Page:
7 Books That Make Great Gifts For A New Job

My personal graduation party count is in the teens now and I am not done.  Strangely I find myself energized with each new party because it gives me a chance to connect with a graduate, hear some of their plans, and revisit their first 18 years by looking at all the pictures they (or their parents) have posted.  It if fun and scary at the same time.  I always appreciate the graduates that look me in the eye and admit some of those fears.  I get it.

Transitions are like that – fun and scary.  Fun because of all the new things that are presented to us – new people, new challenges, new learning, and new perspectives.  Scary because they often bring us into unfamiliar territory that will challenge our basic beliefs and put us into situations where we will experience failure.

Failure.  It is a word that nobody likes to hear, and yet it is so necessary to learn.  One of the reasons I like hanging around a start-up minded community is they see failure as a way to grow.  You cannot have growth without it.  While graduation is a great thing to celebrate, those graduates that will be going off to their first job in the next several months will need more help.  The help they need is the support from the people around them for a great start in that new role.  In the corporate world it is called, and when it is done well it provides a foundation for success.  The key to onboarding is really after the program(or first 2 weeks), when the work begins.  Being able to step into that work with the right perspective and attitude is critical.

Lets focus on the college graduate that will be starting their first job. As part of any new beginning, it is good to mark that day with a gift.  Here are several books that have the potential to equip people and start some great conversations that will lead to a successful transition into their new role.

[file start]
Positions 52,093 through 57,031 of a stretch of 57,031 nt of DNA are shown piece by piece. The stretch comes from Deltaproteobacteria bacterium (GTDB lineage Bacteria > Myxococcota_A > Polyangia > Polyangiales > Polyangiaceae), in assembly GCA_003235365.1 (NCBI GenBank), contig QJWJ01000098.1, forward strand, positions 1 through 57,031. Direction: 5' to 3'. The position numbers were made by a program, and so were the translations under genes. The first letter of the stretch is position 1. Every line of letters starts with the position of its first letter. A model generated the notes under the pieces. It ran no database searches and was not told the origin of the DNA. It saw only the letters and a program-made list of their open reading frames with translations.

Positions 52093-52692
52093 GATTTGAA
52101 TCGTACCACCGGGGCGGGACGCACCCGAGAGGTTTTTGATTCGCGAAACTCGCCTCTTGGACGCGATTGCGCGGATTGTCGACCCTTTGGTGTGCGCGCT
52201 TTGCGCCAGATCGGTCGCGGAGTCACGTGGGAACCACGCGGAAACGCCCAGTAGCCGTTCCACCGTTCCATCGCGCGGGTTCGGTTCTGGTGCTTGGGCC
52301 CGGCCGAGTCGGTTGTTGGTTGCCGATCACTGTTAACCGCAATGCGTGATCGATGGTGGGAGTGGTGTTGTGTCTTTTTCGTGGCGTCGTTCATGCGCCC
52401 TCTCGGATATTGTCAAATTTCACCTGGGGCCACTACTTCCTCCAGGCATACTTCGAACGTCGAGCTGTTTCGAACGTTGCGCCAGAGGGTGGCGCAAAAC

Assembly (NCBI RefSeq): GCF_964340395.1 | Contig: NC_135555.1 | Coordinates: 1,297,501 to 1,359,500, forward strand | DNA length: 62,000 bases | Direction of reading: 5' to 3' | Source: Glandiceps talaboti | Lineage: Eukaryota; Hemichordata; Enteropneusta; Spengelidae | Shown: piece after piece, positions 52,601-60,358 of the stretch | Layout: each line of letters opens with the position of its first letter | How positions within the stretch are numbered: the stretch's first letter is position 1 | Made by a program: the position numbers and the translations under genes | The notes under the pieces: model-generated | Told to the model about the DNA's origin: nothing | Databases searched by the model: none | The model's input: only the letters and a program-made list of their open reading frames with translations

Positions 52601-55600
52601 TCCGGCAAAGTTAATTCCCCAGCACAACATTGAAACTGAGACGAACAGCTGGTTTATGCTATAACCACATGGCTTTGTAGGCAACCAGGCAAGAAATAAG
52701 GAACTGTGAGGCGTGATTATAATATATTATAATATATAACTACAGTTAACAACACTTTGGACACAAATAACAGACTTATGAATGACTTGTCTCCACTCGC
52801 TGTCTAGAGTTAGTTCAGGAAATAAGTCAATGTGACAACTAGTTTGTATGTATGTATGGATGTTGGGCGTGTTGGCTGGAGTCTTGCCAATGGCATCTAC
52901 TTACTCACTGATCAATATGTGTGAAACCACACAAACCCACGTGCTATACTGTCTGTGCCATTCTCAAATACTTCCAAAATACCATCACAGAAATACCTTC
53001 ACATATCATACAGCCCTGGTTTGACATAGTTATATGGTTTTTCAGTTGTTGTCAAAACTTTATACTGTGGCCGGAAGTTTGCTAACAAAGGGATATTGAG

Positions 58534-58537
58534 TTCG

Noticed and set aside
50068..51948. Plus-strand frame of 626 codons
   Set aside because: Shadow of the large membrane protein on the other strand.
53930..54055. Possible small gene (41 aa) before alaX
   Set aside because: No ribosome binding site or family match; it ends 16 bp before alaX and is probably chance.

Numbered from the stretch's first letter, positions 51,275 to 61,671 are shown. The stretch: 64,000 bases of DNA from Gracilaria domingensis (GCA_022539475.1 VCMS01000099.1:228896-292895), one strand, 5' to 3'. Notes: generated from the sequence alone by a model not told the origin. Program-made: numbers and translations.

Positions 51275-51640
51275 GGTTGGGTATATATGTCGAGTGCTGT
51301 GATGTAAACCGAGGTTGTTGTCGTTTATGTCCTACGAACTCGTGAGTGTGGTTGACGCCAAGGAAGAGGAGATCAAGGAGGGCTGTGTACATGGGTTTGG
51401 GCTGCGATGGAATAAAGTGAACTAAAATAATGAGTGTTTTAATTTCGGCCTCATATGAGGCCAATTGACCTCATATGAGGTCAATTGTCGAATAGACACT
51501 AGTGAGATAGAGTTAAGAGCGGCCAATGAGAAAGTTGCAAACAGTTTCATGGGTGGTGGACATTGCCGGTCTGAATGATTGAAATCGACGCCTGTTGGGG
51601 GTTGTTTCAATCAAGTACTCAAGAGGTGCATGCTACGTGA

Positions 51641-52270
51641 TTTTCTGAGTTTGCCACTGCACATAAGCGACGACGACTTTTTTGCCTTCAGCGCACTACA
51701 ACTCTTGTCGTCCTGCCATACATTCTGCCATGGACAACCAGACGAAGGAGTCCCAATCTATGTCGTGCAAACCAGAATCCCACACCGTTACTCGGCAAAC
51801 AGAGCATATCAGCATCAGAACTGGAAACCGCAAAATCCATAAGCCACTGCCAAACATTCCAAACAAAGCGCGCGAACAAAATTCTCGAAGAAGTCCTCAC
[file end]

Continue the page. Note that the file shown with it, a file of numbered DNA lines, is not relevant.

If you have read my blog long enough you know that I believe in learning pairs.  My philosophy of giving a book as a gift is simple – keep the books thin(<200 pages) and as part of the gift offer to read it/discuss it with them.  (here are some other helpful gift giving tips)

 

 

Helping Talent Emerge

I have spent the last year leading a mid/late career transition program – which puts me in a room with 25-40 individuals that are committed to returning to work after being off between 6 month and 7 years.  I am inspired and learn something new every day.  Here are a few lessons.

  • Add a little confidence, and talent emerges
  • Add a little focus, and talent becomes a pretty compelling story
  • Add a community that give support, encouragement, and feedback and the talent and story just get better
  • Add a chance to actually work and use their talents for 60-80 hours , and the pride and passion that emerges makes the story even better (often a tears of joy kind of story)

It is not always a perfect journey because life happens, and setbacks seem to come in pairs for some reason.

A message for anyone who is not in this position and/or has never experienced this:

  1. Build and maintain a strong professional network (outside of your current company and within an area you are passionate about).  This means pouring into two groups that get you working/interacting with people outside of your company and in an area you care about.
  2. Remember that you will be in this position at least once in the next 10-20 years.  Don’t loose sleep over it, and if you are not doing #1 get ready for a tough-er journey.
  3. Read Linchpin by Seth Godin, then write down two things you will do differently over the next six months.
  4. Repeat steps 1-3 yearly.

If you are a leader thinking about what you can do to develop your team, see the first four bullet points.  It is that simple.

I get inspired seeing talent emerge – – it is kind of like spring in Michigan.

FYI – another Shifting Gears cohort starts in 4 weeks.  Here is a link if you know of anyone that would be a good candidate.  There is also a great video so you can hear their stories.

 

 

3 Books That Make Great Graduation Gifts

College graduation is coming up, and after last weekend working with 21 students in Michigan through our Governor’s Economic Summit I have been thinking a lot about what I experienced and ways in which all of us can invest in someone starting a career.  While high school graduations might compel us to get something like Oh, The Places You’ll Go by Dr. Seuss, college is a little different.  Here are three books that would be great gifts for a new grad to help them to success in their first job and connect you with that success:

LinchPin by Seth Godin:  A little longer, but is focused on helping people be purposeful about building their brand and reputation through their work.  It is a good balance between practical advice and thinking bigger.

Great On The Job by Jodi Glickman: This book is targeted at college students.  I have also used some of the advice Jodi gives (especially around getting feedback) with some of the mid/late career transition individuals I coach through Shifting Gears, but she targets the new grad.  Our governor is actually giving a signed copy to each student from our recent summit.